People go to a doctor‘s office or hospital for a specific purpose — to feel better. Most doctors, especially in the United States and other higher income countries, are experts at what they do. Unfortunately, completely preventable cases of medical malpractice still happen. Those in North Carolina suffering from the long term effects of a doctor’s error, of their surviving family members, have options to help alleviate any burdens created by the mistake.
A recent study claims that over 43 million cases of medical malpractice occur globally each year. There were several categories the researchers looked at when arriving at their statistics: prescription drugs, bedsores, pneumonia related to a hospital stay, blood clots, catheter related infections, and falls. The errors occurring most frequently in higher income countries, such as the United States, were related to medicine. This type of injury occurs in approximately 5 percent of hospital admissions.
Some experts argue that the United States can specifically learn from the finding regarding injuries related to medicine use. They argue that, in many cases, such injury is completely preventable. Additionally, they advise that engaged patients may have a lower chance of suffering from such harm.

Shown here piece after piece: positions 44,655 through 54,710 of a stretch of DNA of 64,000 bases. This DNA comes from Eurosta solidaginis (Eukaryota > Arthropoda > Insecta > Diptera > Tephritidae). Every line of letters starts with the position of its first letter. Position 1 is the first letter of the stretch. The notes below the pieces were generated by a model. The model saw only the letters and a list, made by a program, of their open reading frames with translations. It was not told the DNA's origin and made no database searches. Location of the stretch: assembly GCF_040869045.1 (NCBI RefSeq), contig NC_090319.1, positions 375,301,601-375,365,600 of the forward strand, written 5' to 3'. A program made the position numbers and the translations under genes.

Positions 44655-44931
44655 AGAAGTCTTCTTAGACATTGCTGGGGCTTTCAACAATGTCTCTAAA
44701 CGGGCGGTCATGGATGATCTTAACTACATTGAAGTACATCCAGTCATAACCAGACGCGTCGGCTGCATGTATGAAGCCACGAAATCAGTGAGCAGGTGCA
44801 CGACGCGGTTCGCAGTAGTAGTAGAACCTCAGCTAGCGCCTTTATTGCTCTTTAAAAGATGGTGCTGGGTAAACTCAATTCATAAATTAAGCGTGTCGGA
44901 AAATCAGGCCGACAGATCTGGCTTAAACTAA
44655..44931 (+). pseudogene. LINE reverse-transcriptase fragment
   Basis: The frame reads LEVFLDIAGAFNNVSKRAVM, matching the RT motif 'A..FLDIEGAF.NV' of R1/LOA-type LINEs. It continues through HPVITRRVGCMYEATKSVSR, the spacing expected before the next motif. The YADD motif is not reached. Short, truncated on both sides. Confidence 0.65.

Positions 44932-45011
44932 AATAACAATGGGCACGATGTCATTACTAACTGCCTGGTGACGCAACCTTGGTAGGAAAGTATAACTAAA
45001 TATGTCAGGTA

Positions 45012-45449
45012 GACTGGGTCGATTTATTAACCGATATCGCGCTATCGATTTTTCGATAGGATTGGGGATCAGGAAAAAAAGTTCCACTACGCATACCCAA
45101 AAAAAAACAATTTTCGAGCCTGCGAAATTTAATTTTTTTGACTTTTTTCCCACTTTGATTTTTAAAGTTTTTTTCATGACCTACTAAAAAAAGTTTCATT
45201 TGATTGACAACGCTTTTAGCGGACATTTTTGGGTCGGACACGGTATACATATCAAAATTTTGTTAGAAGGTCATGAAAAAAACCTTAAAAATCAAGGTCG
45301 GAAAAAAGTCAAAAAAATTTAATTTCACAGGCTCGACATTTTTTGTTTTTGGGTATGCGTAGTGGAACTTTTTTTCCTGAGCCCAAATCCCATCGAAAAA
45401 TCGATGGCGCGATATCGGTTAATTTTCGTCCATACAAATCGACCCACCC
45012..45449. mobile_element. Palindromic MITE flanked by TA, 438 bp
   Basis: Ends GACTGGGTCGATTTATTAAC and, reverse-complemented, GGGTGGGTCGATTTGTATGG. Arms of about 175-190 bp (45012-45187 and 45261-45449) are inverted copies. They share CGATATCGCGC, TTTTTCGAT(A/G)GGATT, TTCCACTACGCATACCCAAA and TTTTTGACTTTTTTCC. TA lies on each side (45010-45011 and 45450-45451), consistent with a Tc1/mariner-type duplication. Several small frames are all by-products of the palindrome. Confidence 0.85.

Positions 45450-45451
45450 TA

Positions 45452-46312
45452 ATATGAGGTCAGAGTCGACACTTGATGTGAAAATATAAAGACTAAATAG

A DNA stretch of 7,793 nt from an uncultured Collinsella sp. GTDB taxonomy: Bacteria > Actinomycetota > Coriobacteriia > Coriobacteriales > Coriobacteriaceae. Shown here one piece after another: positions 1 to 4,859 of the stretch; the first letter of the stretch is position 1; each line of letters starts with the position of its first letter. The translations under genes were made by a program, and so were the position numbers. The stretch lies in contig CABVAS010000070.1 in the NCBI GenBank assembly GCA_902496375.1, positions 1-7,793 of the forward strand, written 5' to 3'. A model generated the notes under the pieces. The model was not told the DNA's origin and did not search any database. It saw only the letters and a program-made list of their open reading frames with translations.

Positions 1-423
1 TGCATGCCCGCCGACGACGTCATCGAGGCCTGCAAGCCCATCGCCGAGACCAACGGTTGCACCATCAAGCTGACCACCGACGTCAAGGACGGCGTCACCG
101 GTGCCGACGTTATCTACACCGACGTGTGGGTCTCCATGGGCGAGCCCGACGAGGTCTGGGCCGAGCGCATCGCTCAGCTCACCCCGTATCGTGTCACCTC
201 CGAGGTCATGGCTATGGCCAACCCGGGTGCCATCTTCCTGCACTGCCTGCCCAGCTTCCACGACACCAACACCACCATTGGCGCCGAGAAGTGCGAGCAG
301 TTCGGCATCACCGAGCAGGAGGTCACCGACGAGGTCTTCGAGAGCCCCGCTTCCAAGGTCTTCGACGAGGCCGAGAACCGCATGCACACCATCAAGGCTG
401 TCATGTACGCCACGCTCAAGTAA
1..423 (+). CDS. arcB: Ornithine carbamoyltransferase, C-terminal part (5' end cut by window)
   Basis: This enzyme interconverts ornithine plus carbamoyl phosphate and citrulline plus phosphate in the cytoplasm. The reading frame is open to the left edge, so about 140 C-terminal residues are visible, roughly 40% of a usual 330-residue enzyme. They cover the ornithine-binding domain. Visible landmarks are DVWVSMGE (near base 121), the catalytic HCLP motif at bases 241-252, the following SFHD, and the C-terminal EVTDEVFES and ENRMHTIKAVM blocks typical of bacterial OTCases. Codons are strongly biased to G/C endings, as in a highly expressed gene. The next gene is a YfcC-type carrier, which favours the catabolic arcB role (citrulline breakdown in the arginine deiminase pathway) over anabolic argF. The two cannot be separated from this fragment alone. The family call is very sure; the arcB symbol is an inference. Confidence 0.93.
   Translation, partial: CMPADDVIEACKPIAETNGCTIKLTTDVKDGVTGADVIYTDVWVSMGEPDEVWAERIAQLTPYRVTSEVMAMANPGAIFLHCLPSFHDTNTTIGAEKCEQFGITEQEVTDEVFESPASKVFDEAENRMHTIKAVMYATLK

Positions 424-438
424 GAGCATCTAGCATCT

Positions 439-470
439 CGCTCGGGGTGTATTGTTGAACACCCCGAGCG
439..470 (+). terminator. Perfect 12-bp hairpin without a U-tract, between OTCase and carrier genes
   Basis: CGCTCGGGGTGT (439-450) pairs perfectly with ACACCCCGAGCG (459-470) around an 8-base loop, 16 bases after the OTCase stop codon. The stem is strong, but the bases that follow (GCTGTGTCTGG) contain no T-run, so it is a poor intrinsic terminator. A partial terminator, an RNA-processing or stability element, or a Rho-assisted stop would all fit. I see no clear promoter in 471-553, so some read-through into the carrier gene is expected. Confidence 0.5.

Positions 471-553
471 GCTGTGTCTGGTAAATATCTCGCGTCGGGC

The study also noted that 7.2 million years of life was lost due to medical malpractice resulting in death or disability in countries with a higher average income. The researchers point out that all patients have a reasonable expectation that the care provided by doctors should not result in further harm. However, when such incidences occur, patients or their family members in North Carolina and across the country can seek legal recourse in a civil court. If they can prove their case, they could receive damages for medical care, pain and suffering, lost wages, among others. While such an outcome cannot restore their health, it can alleviate any stresses brought on by financial concerns.
Source: philly.com, Medical Harm Occurs in Nearly 43 Million Hospital Cases Each Year, Robert Preidt, Sept. 19, 2013